First, we can observe the limits of this technique in a shallow setting. We train a two layer fully connected neural network with 500 hidden units on the MNIST dataset. We penalize with weight . We denote the score for class as and the computed Lipschitz constant of the difference between and as . We certify the network for example with correct class against a perturbation of magnitude by verifying that for .

Figures 1 (a) and (b) show results for and , respectively. In both cases, adding a penalty provides a larger region of certified robustness, but increasing the penalty hurts performance on unperturbed data and eventually ceases to improve the certified region. This was true for both test and training (not shown) data. This level of certification is considerably weaker than our theoretical limit from Proposition 2.

There also does not appear to be much certification benefit to adding more layers. We extended the methodology to multi-layer networks and show the results in figures 1 (c) and (d). Using the penalty proved difficult to optimize for deeper networks. The penalty was more successful, but only saw a mild improvement over the shallow model. The results in (d) also compare favorably to those of [16], which uses a 4 layer convolutional network.

Figure 1: Experimental results from atomic Lipschitz penalties. On the left, the norm is used for both the perturbation and the penalty, while on the right, is used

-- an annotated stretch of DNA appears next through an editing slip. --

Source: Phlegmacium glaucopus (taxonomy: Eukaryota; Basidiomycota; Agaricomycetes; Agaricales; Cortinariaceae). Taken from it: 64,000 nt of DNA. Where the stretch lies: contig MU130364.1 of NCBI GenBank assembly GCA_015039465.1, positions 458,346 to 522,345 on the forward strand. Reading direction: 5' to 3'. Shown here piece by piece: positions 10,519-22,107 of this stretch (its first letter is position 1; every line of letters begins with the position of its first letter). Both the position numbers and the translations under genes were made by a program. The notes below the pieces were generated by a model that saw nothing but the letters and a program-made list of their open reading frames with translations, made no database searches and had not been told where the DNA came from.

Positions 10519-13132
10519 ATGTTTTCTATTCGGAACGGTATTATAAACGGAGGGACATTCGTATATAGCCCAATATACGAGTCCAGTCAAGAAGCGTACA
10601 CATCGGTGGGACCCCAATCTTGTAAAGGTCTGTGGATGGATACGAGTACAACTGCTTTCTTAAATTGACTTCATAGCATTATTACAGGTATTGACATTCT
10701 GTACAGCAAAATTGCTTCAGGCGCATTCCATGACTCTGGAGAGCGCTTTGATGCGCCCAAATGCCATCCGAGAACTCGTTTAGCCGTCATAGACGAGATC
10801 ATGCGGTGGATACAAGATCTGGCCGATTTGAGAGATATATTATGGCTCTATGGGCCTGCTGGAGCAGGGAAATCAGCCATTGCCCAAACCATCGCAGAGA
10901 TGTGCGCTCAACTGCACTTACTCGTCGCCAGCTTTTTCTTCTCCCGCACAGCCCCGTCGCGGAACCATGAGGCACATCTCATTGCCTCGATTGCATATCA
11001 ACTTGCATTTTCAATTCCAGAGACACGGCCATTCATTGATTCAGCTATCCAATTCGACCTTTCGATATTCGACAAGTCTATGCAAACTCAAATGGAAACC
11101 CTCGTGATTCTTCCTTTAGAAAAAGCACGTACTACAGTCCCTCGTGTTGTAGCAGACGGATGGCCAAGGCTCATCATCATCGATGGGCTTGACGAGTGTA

4.2 Theoretical Limitations

We now consider the set of neural networks with a given atomic Lipschitz bound and the functions it can compute. This set of functions is important because it limits how well a neural network can split a dataset with particular margins, and thus how strong the certificate can be.

Let be the set of neural networks with an atomic Lipschitz bound of k in space:

(7)

We focus our analysis here on space. To show the limitations of , consider the simple 1-Lipschitz function . Expressing with ReLU’s and linear units is simple exercise, shown in figure 2. However, since

(8)

the neural network in figure 2 is a member of , but not . This is only one possible implementation of , but as we will show, the atomic component method cannot express this function with a Lipschitz bound lower than 2, and the situation gets worse as more non-linear variations are added.

Figure 2: The absolute value function (left) and a neural network that implements it (right)

We now provide two definitions that will help delineate the functions that the neural networks in can compute.

For a function , let the total variation be defined as